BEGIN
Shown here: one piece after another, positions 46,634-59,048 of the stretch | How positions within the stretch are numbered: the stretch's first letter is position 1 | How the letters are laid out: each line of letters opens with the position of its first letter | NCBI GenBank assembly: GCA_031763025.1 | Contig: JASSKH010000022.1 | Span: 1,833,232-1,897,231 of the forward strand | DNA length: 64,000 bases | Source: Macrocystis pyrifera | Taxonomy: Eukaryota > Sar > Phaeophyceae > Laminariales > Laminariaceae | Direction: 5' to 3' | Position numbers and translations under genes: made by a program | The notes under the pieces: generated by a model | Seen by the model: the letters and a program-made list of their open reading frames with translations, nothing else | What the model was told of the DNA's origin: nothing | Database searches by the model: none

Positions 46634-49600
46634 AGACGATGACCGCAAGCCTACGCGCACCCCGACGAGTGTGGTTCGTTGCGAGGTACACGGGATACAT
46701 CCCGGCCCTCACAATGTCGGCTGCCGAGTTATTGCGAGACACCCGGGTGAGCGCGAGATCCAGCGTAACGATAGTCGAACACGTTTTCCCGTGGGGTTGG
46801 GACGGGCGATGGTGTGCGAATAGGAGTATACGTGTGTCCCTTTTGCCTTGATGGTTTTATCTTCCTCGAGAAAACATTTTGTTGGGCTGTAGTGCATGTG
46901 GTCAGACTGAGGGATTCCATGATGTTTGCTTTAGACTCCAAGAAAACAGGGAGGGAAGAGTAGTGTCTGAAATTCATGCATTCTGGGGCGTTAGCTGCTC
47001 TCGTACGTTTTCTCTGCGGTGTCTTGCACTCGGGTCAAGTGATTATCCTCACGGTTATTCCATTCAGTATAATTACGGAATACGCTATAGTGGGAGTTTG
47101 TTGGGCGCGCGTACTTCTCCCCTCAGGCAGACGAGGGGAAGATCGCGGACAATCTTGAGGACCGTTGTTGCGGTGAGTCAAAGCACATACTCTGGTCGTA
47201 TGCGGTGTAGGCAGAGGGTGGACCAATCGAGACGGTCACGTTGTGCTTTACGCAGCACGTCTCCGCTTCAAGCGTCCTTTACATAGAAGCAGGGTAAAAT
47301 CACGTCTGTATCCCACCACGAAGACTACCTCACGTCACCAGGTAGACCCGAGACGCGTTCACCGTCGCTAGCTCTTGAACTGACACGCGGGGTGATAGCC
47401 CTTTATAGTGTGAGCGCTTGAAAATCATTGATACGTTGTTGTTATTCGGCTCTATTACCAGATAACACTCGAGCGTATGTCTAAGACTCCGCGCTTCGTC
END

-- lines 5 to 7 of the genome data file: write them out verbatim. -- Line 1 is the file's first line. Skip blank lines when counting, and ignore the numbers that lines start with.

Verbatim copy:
46801 GACGGGCGATGGTGTGCGAATAGGAGTATACGTGTGTCCCTTTTGCCTTGATGGTTTTATCTTCCTCGAGAAAACATTTTGTTGGGCTGTAGTGCATGTG
46901 GTCAGACTGAGGGATTCCATGATGTTTGCTTTAGACTCCAAGAAAACAGGGAGGGAAGAGTAGTGTCTGAAATTCATGCATTCTGGGGCGTTAGCTGCTC
47001 TCGTACGTTTTCTCTGCGGTGTCTTGCACTCGGGTCAAGTGATTATCCTCACGGTTATTCCATTCAGTATAATTACGGAATACGCTATAGTGGGAGTTTG